The Reward may come in many forms: an object of great importance or power, a secret, greater knowledge or insight, or even reconciliation with a loved one or ally. Whatever the treasure, which may well facilitate his return to the Ordinary World, the Hero must quickly put celebrations aside and prepare for the last leg of his journey.

10. The Road Back This stage in the Hero's journey represents a reverse echo of the Call to Adventure in which the Hero had to cross the first threshold. Now he must return home with his reward but this time the anticipation of danger is replaced with that of acclaim and perhaps vindication, absolution or even exoneration.

But the Hero's journey is not yet over and he may still need one last push back into the Ordinary World. The moment before the Hero finally commits to the last stage of his journey may be a moment in which he must choose between his own personal objective and that of a Higher Cause.

11. Resurrection This is the climax in which the Hero must have his final and most dangerous encounter with death. The final battle also represents something far greater than the Hero's own existence with its outcome having far-reaching consequences to his Ordinary World and the lives of those he left behind.

If he fails, others will suffer and this not only places more weight upon his shoulders but in a movie, grips the audience so that they too feel part of the conflict and share the Hero's hopes, fears and trepidation. Ultimately the Hero will succeed, destroy his enemy and emerge from battle cleansed and reborn.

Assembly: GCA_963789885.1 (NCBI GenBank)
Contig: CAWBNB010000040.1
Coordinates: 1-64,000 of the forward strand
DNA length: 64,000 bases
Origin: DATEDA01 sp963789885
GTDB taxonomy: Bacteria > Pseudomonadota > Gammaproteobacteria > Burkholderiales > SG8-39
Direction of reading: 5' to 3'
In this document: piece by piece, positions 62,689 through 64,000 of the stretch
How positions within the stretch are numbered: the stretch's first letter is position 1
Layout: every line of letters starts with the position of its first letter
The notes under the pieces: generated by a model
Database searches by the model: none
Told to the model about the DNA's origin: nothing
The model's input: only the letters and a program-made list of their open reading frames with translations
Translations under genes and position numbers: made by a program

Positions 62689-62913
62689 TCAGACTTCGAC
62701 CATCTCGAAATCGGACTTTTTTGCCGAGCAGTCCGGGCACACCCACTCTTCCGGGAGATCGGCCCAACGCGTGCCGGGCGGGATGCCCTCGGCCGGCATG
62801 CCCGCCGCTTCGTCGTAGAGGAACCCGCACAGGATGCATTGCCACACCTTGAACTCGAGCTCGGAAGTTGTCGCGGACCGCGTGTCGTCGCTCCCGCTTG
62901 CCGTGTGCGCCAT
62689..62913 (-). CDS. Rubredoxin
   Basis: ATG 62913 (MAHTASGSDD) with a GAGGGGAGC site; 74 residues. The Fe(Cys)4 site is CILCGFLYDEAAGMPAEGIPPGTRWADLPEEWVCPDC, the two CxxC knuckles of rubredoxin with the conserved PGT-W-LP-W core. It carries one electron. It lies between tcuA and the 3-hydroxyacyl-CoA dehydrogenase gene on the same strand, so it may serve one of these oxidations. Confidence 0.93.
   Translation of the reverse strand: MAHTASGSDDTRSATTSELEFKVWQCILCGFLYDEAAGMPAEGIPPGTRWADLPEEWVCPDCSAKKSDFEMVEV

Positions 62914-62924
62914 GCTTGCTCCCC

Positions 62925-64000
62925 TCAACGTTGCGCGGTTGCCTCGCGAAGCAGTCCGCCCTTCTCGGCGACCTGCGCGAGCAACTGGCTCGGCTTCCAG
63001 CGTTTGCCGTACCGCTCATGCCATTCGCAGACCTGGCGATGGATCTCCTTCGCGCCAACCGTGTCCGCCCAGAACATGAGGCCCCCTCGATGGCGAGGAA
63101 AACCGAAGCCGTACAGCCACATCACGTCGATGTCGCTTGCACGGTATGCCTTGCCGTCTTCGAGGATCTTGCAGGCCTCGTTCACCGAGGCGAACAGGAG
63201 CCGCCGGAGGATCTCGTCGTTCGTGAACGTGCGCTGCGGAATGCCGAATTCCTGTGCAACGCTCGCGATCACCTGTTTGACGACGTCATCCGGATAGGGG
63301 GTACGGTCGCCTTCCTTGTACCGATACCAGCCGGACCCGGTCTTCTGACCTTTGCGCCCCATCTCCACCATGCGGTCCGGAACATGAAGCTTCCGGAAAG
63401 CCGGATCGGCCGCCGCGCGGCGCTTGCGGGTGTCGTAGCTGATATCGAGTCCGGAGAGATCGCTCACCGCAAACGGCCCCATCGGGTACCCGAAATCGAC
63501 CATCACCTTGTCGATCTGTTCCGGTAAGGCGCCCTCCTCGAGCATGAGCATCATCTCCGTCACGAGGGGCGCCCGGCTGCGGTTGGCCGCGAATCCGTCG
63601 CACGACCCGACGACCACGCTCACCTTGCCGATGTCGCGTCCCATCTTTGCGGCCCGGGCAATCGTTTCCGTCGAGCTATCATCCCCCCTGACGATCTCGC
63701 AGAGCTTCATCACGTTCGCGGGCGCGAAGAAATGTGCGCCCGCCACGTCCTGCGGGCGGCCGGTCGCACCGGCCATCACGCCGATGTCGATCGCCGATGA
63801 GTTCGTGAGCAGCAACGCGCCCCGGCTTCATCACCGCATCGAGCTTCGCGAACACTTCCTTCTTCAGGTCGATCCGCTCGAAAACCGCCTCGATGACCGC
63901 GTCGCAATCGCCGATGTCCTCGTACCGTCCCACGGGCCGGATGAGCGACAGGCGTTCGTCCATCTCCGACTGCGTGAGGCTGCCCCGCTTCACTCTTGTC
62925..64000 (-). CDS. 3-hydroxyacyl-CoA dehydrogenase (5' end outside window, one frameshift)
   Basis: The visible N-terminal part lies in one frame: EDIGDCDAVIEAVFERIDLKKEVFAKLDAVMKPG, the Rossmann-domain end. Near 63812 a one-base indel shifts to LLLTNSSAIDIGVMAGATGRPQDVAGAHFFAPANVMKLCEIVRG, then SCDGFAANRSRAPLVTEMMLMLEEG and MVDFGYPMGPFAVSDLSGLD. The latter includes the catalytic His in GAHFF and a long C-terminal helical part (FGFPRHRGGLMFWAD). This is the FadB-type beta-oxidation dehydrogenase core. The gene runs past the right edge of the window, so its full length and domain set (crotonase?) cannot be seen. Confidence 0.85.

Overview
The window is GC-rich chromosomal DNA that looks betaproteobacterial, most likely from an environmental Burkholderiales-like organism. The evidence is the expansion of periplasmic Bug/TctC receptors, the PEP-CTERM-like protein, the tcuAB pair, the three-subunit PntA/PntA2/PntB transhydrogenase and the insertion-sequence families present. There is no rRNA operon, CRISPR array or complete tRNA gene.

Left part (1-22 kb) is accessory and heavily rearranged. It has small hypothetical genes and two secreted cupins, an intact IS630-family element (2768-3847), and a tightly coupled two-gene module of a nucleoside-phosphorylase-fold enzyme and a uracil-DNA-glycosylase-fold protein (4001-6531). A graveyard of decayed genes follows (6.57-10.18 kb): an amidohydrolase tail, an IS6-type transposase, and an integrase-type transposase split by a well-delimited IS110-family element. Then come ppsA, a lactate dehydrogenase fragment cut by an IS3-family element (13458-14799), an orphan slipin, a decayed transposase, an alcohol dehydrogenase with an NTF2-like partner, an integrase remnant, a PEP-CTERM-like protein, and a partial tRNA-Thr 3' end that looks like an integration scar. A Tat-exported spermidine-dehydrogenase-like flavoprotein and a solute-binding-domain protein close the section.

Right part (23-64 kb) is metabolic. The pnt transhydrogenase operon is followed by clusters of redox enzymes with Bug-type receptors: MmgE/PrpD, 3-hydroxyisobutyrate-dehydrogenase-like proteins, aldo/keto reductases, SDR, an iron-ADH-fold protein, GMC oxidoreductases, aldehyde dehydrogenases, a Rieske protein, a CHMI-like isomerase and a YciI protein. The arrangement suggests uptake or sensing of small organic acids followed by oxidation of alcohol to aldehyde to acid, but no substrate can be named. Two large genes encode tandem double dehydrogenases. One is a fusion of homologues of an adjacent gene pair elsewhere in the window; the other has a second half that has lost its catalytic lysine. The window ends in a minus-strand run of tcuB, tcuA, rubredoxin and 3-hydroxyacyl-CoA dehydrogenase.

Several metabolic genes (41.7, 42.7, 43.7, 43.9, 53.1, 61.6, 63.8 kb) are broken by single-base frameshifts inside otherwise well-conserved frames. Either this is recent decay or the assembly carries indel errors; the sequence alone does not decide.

12. Return With The Elixir This is the final stage of the Hero's journey in which he returns home to his Ordinary World a changed man. He will have grown as a person, learned many things, faced many terrible dangers and even death but now looks forward to the start of a new life. His return may bring fresh hope to those he left behind, a direct solution to their problems or perhaps a new perspective for everyone to consider.

The final reward that he obtains may be literal or metaphoric. It could be a cause for celebration, self-realization or an end to strife, but whatever it is it represents three things: change, success and proof of his journey. The return home also signals the need for resolution for the story's other key players. The Hero's doubters will be ostracized, his enemies punished and his allies rewarded. Ultimately the Hero will return to where he started but things will clearly never be the same again.

Common Core Standards —Grade 5: Reading Literature Key Ideas and Details CCSS.ELA-Literacy.RL.5.1 Quote accurately from a text when explaining what the • text says explicitly and when drawing inferences from the text.